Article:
There was a pause. The two men sat in silence. Marlon was not going to say a word until he was finished.

“In small amounts, it’s colorless, orderless, and completely undetectable when diluted in liquid. Liquor is best, but beer, wine, and soda can do the trick. It takes about two drinks to get the threshold amount in the body for it to work; we find that even for the heaviest set folks, two drinks is enough for it to kick in. Then all the audience needs is the power of persuasion. We get on stage, introduce the ‘comic,’ and well…one person laughs a little, and pretty soon they’re all in sync enough to be having the same collective hallucination. It works better than we ever dreamed it would. And it’s incredibly cheap to produce. They all leave happy, having exactly the night they paid for, and we stay in business. It’s win-win, really. We still keep the early show going as we always have; we want to support the artists, we really do. And this late show gives us the means do it.”

Marlon sat there, trying to process what he’d just heard. After a moment, he spoke. “Are there any negative effects?”

The man sighed and smiled again, a tight smile like he had been about to say something but closed his lips to keep it in. “Well…so far as we know, no. I mean, it’s still very early in our experiments with it, not enough time has passed to really know the long-term effects, but as far as its immediate effects on the body, no, nothing like that. It does…” he paused. “…well, it does seem to be somewhat habit-forming. But isn’t laughter itself?”

Marlon had no answer. He could not think of a single thing to say, or even how he felt about it. What the man said made a certain amount of sense. But was this really making sense to him? Who had he turned into that it felt OK? Or who was it that he had been all along?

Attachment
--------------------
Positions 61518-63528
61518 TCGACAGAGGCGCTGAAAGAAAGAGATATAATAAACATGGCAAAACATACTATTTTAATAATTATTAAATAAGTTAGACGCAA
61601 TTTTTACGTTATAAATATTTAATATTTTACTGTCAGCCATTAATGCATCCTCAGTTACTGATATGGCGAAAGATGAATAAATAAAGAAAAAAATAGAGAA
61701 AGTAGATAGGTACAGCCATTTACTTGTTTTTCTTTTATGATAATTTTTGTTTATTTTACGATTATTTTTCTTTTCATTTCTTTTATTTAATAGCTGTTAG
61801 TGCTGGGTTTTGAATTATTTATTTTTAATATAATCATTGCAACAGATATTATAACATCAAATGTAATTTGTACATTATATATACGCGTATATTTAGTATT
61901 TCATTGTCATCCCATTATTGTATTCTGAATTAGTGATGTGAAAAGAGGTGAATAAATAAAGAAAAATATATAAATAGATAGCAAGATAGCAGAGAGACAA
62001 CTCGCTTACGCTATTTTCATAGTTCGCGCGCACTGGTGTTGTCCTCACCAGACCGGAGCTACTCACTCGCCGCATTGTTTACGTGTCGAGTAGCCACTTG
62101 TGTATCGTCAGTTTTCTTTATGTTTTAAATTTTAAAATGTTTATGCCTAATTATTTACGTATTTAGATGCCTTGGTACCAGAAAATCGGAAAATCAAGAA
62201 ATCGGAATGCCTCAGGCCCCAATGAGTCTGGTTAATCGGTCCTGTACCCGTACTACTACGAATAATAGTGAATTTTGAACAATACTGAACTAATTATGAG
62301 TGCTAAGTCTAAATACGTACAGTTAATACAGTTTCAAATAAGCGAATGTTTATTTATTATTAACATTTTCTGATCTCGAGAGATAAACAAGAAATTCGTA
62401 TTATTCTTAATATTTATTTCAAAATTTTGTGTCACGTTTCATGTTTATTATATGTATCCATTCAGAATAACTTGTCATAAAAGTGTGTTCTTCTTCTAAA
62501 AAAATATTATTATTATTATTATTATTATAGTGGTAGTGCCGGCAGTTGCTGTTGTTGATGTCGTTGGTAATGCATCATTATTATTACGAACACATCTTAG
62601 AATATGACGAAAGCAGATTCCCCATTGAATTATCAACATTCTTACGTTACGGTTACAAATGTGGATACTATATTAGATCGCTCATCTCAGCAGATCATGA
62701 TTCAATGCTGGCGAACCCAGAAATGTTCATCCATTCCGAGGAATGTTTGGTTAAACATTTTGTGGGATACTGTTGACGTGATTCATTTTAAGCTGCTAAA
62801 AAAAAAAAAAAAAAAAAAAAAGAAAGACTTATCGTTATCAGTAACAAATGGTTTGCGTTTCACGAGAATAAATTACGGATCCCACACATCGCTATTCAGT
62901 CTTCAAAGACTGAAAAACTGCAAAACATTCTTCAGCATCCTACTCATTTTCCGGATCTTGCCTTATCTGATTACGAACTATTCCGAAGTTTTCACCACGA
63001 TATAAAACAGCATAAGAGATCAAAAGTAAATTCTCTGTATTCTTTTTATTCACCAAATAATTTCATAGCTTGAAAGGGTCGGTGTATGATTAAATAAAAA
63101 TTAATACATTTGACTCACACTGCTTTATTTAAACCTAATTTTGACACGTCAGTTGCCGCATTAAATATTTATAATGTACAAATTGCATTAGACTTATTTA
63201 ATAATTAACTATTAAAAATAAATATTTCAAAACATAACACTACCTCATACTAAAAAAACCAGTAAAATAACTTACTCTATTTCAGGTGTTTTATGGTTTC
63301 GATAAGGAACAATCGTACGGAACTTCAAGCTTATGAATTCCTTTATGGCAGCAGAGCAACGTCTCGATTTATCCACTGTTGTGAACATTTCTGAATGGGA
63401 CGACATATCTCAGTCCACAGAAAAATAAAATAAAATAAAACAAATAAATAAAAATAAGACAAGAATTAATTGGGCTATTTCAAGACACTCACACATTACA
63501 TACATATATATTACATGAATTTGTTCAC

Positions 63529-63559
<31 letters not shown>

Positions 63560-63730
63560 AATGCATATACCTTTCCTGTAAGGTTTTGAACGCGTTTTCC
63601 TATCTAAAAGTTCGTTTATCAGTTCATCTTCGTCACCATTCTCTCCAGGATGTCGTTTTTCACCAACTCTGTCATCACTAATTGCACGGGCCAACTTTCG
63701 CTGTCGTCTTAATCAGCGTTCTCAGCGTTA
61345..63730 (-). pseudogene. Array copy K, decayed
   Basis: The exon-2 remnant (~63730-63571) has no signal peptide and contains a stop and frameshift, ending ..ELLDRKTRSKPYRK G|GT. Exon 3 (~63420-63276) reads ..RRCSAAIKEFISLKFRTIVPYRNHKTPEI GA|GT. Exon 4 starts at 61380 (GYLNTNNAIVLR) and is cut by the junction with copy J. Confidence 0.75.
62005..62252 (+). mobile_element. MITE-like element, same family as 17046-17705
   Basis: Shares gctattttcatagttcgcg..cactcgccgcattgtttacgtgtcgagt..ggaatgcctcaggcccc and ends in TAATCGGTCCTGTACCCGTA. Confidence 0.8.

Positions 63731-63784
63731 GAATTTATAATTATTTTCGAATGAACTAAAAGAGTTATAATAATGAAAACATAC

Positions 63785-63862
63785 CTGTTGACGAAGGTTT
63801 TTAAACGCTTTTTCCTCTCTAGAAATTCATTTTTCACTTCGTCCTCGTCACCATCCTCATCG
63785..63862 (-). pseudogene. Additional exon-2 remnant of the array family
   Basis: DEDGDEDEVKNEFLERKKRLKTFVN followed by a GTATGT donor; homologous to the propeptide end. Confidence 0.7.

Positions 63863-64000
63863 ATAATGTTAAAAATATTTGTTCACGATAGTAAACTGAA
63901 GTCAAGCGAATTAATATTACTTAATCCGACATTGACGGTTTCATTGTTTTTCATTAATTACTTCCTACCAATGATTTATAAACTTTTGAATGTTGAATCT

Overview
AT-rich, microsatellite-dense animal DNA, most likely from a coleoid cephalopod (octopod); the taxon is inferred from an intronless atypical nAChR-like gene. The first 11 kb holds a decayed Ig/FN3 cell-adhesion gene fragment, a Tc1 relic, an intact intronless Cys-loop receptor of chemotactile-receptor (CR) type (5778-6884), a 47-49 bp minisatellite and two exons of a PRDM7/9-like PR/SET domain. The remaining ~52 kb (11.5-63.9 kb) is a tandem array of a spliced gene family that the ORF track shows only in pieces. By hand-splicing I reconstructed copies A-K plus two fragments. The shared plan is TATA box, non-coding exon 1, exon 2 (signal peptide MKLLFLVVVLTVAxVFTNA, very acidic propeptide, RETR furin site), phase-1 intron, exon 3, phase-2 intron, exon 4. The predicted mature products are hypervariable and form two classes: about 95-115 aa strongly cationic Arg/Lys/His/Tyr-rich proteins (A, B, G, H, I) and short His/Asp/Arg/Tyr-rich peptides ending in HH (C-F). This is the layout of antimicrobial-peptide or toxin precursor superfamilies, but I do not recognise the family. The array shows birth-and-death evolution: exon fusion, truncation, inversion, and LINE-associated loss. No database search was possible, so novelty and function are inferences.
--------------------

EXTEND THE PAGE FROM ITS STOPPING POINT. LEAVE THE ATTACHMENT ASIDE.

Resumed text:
The idea of it sickened him.

“Why don’t you take the rest of the night off, Marlon? I know you’ll want some time to take in what you’ve seen and heard tonight. Come back in tomorrow, feel the buzz of the crowd again—I know you’ll want to get back to work. I just know you will. And I know—well, I just know, Marlon, that you’ll be discreet about this. After all, you have been in this business with us for several months now. And with your record, you can’t afford any more….mistakes, coming to light.” He smiled. “I know you know who your friends are, Marlon. Who it is that cares about your happiness and satisfaction. Your quality of life. Helping you be all that you can be. Think on it.”

***

It was another mostly sleepless night. He managed to get a few hours in once the sun came up, and then sat thinking in his sparse apartment, back against the wall, as he had done those months ago, until just before 7.

He got up and made the decision to go downstairs. Shrugging on his jacket, he headed for The Punchline. When he walked in, the lounge was emptying into the theater for the early show. The lid to the jar of bread-flour-like granules was still on tight, for now. When the show began—a local comedian he’d seen before, not really very good—it was just him and Jack left there.

Marlon turned to face him.

“Make me a drink, Jack.”

Shenan Hahn
Shenan Hahn is a writer who's life has ping-ponged her between Virginia, DC, Oregon, and Alaska. She spent her formative writing years in Johns Hopkins University's MA in Writing program, and currently slings drinks by night and pretends to be a writer by day. She also paints, re-writes song lyrics to be about her cats, and spends too much gas money on long aimless drives.
Shenan Hahn
Shenan Hahn is a writer who's life has ping-ponged her between Virginia, DC, Oregon, and Alaska. She spent her formative writing years in Johns Hopkins University's MA in Writing program, and currently slings drinks by night and pretends to be a writer by day. She also paints, re-writes song lyrics to be about her cats, and spends too much gas money on long aimless drives.